The difference between the lux and thelumenis that the lux takes into account the area over which the luminous flux is spread. A flux of 1,000 lumens, concentrated into an area of one square metre, lights up that square metre with an illuminance of 1,000 lux. However, the same 1,000 lumens, spread out over ten square metres, produces a dimmer illuminance of only 100 lux. In this way, you can consider lux (or footcandles) to be the amount of useful light our eyes are sensitive to.
In America, we still use the figure of merit of footcandle, which is a value similar to lux but is lumens per square foot. That old metric vs. imperial system still plagues the system. In any case, there is a simple relationship, not suprisingly, to convert from a square foot in inch terms to a square meter in inch terms, gives us a factor of 10.764. This factor is used to convert from fc to lux; 1 fc = 10.764 lux. I think that understanding this relationship, goes a long way in getting comfortable with these lighting terms.
To convert from Lux (lux) to Lumen (lm) insert the value in lux, distance between the light source and work surface as well as the viewangle of the source lamp. Click on "Lux to Lumen ".
To convert from Lumen (lm) to Lux (lux) Insert the value in lumen(s)*, the distance between the light source and the surface and the viewangle. Click on "Lumen to Lux ".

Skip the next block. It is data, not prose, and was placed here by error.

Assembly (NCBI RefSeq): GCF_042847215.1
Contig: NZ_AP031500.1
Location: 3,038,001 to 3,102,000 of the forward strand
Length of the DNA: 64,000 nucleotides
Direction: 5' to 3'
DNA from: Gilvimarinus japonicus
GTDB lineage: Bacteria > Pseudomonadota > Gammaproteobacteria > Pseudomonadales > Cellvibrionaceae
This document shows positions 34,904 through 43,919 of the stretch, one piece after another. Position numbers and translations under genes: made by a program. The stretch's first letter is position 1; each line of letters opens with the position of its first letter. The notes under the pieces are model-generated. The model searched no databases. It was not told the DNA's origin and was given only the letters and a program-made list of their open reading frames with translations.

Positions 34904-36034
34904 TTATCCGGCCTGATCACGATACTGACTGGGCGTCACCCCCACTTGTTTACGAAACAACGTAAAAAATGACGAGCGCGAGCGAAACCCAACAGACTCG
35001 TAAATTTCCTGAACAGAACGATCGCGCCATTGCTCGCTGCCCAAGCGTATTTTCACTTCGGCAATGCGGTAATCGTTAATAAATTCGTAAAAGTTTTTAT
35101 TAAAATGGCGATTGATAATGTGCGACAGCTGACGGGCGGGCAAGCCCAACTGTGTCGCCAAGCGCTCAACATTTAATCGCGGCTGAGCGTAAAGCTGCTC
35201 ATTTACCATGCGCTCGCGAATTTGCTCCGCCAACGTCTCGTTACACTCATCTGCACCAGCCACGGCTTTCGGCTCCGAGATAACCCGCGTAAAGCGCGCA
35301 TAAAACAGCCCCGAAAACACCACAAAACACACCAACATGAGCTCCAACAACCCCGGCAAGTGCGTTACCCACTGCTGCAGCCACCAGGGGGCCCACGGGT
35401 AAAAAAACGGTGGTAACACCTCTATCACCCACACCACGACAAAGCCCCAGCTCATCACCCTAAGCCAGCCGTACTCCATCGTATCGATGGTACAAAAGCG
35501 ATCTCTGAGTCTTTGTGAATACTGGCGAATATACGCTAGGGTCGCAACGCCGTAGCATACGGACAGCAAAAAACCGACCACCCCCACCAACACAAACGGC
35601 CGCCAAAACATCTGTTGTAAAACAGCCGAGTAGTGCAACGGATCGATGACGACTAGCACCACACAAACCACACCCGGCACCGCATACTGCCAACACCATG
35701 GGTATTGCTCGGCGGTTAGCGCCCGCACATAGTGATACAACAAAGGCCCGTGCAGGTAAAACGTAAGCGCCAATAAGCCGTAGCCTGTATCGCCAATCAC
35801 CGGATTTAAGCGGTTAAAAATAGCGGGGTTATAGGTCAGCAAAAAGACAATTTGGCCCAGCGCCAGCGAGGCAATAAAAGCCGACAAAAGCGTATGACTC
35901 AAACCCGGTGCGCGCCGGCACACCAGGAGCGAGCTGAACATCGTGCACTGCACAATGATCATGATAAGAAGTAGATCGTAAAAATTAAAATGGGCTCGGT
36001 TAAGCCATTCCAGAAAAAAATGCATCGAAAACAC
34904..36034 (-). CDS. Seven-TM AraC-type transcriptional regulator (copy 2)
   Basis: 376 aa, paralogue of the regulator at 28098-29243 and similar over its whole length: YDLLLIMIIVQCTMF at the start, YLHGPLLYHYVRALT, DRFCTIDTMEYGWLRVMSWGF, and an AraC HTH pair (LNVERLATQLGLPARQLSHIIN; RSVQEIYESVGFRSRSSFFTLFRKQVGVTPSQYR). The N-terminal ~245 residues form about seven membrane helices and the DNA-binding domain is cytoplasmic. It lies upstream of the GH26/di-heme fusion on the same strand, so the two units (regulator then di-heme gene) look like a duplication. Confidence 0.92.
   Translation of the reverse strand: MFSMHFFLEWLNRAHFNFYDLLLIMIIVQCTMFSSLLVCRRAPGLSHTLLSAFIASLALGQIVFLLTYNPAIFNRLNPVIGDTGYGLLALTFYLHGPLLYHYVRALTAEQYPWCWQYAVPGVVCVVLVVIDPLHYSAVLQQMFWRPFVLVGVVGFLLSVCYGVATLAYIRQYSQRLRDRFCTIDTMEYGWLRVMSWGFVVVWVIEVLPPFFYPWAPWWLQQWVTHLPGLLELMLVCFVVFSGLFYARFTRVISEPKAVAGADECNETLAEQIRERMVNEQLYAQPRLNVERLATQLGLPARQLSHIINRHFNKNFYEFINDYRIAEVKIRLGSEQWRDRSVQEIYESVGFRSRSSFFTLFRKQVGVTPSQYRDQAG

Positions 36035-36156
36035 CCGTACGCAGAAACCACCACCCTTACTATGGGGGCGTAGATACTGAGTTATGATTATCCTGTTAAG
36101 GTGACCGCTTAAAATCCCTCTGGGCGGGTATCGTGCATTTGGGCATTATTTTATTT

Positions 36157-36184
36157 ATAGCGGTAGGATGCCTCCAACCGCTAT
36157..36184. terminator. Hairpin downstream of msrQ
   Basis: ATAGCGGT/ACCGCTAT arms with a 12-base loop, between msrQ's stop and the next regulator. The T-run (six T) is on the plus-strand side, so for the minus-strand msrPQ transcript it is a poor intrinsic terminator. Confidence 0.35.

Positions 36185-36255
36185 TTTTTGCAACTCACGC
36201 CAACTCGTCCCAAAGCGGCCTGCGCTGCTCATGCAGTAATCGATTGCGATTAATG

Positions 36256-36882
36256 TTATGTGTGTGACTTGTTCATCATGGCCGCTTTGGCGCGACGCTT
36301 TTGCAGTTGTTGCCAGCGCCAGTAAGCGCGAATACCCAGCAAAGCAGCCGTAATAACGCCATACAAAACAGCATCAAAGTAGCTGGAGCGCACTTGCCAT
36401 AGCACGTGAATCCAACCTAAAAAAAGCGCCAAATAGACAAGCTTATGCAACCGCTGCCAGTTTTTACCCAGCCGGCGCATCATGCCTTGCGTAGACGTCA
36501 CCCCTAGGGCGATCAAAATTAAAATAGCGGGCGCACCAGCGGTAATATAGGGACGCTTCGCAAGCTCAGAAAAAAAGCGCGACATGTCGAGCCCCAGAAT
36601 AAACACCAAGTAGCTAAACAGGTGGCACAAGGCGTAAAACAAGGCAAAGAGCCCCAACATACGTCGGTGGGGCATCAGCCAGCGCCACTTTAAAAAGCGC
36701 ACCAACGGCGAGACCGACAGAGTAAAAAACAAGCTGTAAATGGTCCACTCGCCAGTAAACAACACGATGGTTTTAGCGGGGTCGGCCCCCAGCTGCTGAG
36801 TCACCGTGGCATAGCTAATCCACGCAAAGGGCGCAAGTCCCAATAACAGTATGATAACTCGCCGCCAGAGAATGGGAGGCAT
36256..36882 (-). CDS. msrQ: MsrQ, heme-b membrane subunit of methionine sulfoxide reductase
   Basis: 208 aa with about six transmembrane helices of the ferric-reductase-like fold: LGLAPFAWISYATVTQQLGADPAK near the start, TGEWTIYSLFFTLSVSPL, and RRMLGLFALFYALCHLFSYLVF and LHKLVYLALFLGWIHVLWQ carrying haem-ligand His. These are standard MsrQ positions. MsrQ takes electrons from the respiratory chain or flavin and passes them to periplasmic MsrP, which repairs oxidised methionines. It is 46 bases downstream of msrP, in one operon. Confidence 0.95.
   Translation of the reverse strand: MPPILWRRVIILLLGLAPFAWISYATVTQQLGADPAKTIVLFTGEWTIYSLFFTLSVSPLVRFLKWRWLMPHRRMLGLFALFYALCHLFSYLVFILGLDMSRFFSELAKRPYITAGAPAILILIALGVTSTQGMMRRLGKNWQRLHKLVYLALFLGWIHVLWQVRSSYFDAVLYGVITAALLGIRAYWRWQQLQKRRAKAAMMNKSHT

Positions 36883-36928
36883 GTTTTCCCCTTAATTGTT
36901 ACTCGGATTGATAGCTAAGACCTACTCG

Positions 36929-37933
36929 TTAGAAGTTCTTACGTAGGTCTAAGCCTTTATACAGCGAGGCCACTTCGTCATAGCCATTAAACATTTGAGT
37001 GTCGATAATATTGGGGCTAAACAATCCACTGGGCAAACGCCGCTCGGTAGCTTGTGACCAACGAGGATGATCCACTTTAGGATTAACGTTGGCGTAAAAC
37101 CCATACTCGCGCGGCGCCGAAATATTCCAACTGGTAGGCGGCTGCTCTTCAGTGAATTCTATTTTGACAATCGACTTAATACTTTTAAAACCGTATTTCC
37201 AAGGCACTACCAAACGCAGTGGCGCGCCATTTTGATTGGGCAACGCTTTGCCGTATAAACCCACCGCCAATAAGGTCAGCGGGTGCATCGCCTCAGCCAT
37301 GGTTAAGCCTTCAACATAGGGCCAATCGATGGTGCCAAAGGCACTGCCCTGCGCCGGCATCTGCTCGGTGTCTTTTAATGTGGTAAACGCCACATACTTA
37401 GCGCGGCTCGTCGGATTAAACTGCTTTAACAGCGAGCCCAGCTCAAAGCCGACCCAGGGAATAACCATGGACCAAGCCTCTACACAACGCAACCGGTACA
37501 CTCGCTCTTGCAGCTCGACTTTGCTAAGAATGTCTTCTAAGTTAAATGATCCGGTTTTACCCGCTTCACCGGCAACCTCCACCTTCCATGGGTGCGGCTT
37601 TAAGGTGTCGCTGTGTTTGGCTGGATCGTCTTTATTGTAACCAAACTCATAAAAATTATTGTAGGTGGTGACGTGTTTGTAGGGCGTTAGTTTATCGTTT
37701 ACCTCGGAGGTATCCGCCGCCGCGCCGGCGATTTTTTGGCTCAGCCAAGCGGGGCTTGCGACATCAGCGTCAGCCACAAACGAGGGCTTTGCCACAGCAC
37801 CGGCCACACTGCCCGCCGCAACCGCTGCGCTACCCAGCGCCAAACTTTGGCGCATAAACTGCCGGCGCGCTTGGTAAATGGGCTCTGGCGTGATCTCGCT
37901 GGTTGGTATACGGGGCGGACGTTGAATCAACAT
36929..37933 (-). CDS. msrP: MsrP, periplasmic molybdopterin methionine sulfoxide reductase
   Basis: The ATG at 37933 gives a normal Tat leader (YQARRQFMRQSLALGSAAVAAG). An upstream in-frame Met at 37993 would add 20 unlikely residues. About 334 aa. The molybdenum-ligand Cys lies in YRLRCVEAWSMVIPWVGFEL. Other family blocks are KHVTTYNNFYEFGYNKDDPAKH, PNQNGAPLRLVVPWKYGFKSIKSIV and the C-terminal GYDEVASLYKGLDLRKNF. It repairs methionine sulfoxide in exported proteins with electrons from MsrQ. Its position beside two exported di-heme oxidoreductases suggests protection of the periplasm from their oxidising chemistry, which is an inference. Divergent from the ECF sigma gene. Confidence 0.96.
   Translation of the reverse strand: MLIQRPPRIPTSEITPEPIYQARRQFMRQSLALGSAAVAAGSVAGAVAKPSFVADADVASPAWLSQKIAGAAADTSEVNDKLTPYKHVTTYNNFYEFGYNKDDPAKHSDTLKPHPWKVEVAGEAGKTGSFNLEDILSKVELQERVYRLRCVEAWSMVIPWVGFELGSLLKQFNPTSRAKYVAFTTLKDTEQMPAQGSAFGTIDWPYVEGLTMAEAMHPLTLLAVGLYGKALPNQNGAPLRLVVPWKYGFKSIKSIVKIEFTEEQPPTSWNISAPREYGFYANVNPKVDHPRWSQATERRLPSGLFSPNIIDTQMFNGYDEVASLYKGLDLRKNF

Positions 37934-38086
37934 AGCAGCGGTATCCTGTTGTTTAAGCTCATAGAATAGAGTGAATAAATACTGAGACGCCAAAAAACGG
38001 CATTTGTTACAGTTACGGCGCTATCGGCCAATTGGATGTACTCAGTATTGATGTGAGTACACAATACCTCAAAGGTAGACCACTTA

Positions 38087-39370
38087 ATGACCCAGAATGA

* It is interesting to note that the plural of lumen is lumena, yet to avoid confusion, I have opted to use the more modern "lumens".
Illuminance is the total luminous flux which falls on a surface and it shows the intensity of the incident light. The value is affected by the wavelength of the emitted light and the distance between the light source and the illuminated area.
The human eye is most sensitive to light that has a wavelength of around 555nm (green) and thus an green light source will have more lux than a blue one (for example) when using a biologically weighted figure. This is called the luminosity function.
The larger the distance between the light source and the illuminated area the lower the illuminance will be. Below we show some examples of optimal illuminace for day to day activities:
Illumination on task surface(lux)
Full moon at tropical latitudes
Public areas with dark surroundings
20 - 50
Typical family room setting
50 - 100
Overcast day or short visit work area (storage rooms)
100 - 150
Light Office Work, Classroom
Heavy Office Work, CAD Work, Library, Shops, Laboratories
Supermarkets, Mechanical Workshops
Normal Drawing Work, Studio Work, Quality control
Detailed and Precision Type Work
1500 - 2000
Performance of visual tasks of low contrast and very small size for prolonged periods of time
2000 - 5000
Performance of very prolonged and exacting visual tasks
5000 - 10000
Performance of very special visual tasks of extremely low contrast and small size